The relationship of Flex to Flash is very much like that of Java to the JVM-Flex is a tool (an entire SDK, if we must be entirely accurate) designed to generate the bytecode and assemble the resources into a single bundle, the .SWF file, suitable for execution on the Flash platform. As such, Flash requires some kind of execution engine or virtual machine to execute SWF files. Generally, that engine/VM is already present on the user’s machine when the SWF file is encountered, but not always; as a result, either the user must take care to ensure the Flash platform is already pre-installed, or the developer will have to take care to enable "just-in-time" installation of the platform when the user first sees it.

Practically speaking, that previous paragraph boils down to this: for Web applications, a SWF file requires some kind of small HTML scaffolding around it to "bootstrap" the Flash VM into place, much like a Java applet required similar kinds of scaffolding to get the JVM up and running. Back then, using applets, it meant telling the browser "an applet goes here", then pointing at the correct JAR file and firing up the right class. The HTML scaffolding for flash is remarkably similar, as seen in Listing 2-1, telling the browser "a Flash thing goes here", then pointing at the SWF to load and giving it some details about the environment around it.

Listing 2-1

<html>
<body>
<object
classid="clsid:D27CDB6E-AE6D-11cf-96B8-444553540000"
codebase="http://active.macromedia.com/flash2/cabs/swflash.cab#version=4,0,0,0"
width="1024"
height="768">
<param name="movie" value="MyFirstFlex4App.swf" />
<embed src="MyFirstFlex4App.swf"
width="1024"
height="768"
</object>
</body></html>

Most of the HTML scaffolding is essentially ignorable for now-the key element is buried in the center of the file, inside the <EMBED> child tag beneath the <OBJECT> tag. The "src" attribute describes, not surprisingly, the name of the SWF file to be executed when this page is loaded and displayed inside of the browser. The <PARAM> tag describes the URL at which to find this file; since we’re working off of the local filesystem for now, this will be a direct duplicate of the "src" attribute in <OBJECT>. The "width" and "height" attributes are pretty self-explanatory. All of this is described in glowing detail on the Adobe website, and this link, for those who want to understand the purpose of all the tags and possible parameters. (For the briefly curious, <OBJECT> is for IE 3.0, and <EMBED> for Netscape Navigator 2.0. Yeah, Flash goes back that far.)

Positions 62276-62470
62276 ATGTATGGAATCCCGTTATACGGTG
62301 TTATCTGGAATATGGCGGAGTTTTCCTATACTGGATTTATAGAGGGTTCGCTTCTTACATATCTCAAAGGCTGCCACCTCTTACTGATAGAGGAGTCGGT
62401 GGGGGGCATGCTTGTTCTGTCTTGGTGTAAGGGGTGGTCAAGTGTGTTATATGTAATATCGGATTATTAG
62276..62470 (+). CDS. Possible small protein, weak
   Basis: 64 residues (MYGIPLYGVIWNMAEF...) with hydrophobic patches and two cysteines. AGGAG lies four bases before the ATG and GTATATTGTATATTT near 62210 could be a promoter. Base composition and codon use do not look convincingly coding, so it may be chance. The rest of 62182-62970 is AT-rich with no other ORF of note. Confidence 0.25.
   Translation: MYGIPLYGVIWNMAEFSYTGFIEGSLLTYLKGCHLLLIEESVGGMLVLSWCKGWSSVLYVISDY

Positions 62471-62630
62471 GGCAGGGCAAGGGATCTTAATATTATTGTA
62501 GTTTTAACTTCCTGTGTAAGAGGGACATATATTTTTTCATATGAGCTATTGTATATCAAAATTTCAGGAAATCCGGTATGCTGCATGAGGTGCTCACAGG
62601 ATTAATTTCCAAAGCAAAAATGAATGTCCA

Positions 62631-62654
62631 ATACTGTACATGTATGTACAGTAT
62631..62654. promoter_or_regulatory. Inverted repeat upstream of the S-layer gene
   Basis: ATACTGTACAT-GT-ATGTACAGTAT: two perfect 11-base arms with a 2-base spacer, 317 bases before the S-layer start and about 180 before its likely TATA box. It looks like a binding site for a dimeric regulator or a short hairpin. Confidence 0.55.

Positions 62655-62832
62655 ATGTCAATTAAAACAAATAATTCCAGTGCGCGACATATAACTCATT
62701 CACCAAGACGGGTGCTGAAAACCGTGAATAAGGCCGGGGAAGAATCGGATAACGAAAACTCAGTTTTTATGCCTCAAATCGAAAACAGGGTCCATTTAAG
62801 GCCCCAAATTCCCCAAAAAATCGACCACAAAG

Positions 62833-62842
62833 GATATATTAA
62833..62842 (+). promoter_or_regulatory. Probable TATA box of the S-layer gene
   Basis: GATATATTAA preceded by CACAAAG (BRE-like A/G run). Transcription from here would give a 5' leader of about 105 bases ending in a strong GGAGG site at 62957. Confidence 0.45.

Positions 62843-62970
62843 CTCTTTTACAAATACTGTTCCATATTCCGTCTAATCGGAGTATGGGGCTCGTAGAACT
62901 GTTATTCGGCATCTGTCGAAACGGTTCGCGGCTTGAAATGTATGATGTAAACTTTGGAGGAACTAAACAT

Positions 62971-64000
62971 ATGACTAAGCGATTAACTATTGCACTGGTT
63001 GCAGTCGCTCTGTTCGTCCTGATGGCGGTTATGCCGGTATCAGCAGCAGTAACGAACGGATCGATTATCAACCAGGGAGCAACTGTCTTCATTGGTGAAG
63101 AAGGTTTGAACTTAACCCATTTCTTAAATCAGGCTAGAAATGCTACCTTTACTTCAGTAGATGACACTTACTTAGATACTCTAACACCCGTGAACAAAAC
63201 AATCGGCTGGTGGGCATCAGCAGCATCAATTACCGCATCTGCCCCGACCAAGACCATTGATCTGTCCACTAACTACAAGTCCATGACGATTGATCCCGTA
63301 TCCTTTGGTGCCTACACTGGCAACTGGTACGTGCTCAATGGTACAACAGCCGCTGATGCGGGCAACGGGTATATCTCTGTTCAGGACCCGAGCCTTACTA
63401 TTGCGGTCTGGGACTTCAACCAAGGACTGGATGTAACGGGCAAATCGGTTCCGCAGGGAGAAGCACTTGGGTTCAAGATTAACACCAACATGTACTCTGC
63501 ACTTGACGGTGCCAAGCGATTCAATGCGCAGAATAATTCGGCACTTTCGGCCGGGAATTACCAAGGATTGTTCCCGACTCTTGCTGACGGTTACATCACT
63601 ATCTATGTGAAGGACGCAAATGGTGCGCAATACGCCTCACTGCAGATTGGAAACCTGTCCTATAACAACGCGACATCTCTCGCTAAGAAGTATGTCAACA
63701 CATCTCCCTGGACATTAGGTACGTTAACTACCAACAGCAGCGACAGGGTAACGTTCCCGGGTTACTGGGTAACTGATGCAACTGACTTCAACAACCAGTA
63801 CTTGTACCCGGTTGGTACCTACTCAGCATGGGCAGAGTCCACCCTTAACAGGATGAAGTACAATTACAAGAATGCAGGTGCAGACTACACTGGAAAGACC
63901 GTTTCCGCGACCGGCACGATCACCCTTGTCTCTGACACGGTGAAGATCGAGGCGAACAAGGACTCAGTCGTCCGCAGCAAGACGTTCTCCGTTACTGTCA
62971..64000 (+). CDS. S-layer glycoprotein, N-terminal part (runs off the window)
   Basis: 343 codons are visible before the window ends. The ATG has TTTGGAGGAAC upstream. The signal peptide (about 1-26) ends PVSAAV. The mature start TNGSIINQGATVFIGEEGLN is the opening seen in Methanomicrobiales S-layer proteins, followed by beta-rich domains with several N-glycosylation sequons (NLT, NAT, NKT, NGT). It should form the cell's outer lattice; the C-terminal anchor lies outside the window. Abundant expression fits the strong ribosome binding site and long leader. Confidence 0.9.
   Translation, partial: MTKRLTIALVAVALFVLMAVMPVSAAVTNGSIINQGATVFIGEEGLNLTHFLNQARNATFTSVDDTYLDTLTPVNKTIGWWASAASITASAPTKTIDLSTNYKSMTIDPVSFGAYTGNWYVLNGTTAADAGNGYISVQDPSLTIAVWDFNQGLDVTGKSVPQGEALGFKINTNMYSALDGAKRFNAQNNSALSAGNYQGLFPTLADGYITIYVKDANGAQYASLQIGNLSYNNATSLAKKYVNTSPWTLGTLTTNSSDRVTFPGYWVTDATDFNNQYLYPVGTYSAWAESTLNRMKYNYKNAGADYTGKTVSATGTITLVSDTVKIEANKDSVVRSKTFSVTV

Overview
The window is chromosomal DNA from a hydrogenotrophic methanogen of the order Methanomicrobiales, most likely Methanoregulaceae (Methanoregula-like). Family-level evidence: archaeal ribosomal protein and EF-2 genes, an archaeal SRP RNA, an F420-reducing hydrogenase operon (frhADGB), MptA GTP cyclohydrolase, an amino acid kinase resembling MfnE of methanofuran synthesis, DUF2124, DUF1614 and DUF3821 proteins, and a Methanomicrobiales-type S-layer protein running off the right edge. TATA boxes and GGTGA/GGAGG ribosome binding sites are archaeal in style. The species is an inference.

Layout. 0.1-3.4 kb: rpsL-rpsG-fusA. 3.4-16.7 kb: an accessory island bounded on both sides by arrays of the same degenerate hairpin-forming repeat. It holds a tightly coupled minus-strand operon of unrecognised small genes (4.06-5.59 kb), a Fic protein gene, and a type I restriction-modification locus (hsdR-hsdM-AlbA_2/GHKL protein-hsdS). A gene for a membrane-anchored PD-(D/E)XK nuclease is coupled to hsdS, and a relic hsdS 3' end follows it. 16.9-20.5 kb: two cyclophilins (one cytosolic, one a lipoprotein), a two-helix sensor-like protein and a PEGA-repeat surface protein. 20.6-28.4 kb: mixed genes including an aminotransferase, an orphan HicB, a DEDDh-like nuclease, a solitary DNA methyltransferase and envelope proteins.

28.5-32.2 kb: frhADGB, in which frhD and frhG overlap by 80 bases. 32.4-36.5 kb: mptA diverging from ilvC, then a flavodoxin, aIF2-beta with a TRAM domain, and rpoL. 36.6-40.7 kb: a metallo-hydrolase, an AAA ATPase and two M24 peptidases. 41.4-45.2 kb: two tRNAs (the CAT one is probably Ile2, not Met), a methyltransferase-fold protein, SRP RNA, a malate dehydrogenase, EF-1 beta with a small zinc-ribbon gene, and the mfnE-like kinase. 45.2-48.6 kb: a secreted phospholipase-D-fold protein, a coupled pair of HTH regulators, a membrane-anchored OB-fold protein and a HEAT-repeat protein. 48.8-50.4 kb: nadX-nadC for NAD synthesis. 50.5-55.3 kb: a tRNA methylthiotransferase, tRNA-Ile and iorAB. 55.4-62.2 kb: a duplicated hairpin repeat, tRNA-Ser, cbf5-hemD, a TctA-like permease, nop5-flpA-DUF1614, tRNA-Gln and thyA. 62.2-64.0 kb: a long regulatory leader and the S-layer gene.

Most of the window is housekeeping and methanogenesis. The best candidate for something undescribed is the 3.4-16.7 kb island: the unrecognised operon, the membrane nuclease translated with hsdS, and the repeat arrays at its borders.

Those who are curious can, if they wish, fire up the page in the browser, just to see what we get. It’s not particularly exciting, but it will serve as a quick test to see if the Flash bits are already on the machine. It sort of goes without saying, but if they’re not, now’s a good time to pull them down.

One quick note about the Flash player and 64-bit browsers: they don’t go together. Specifically, 64-bit browser support for Flash is missing, so attempts to fire up Flash in a 64-bit browser will fail spectacularly. Adobe’s response is "just use the 32-bit version of the browser, everybody else does", and "64-bit support is coming", as seen here.

### Markup and Code

Much like HTML has become, Flex is a two-pronged tool. On the one prong, developers lay out the user interface components in a markup language (XML in Flex) that describes the various buttons, controls, and what-not involved in the application. Creating a static-text "hello, world" would be a simple exercise in markup. Unfortunately, that doesn’t show off the other half of Flex, which is the code written to respond to the various events that controls can fire, and in which the developer will be doing the actual "work" of the application. So we’ll complicate things just a touch and create a button on the page, for which we’ll write an event handler to pop up a message box saying "Hello world", instead.

Flex’s compiler, mxmlc, expects markup to reside in a text file with extension "mxml", so fire up the trusty text editor and create "MyFirstFlex4App.mxml". (Ideally, use an editor that understands XML syntax, so as to help avoid the obvious XML errors like forgetting closing tags and such.) In it, drop the text shown in Listing 2-2. As with most "Hello" examples, the goal here isn’t to understand all of the nuances, but to get a general feeling for the language and environment as a whole, and sanity-check that the tools and runtime are all working correctly.

Listing 2-2

<?xml version="1.0" encoding="utf-8"?>
minWidth="1024" minHeight="768">
<s:Button x="17" y="14" label="Button" id="btnSayHello" />
</s:Application>

MXML files are, at heart, well-formed XML files, which means the XML namespaces serve the same purpose as any XML namespace does, that of keeping different tag names lexically scoped. Think of them as serving the same role as Java packages. In truth, looking at the code, only two of those namespace prefixes are ever used in this example, fx: (which we’ll use in about 4 paragraphs) and s:, but this set of namespace prefixes tend to appear in lots of Flex programs, and declaring extra namespaces has zero effect on the resulting program (just like importing unused Java packages), so it’s probably a good habit to get used to having them, at least for now.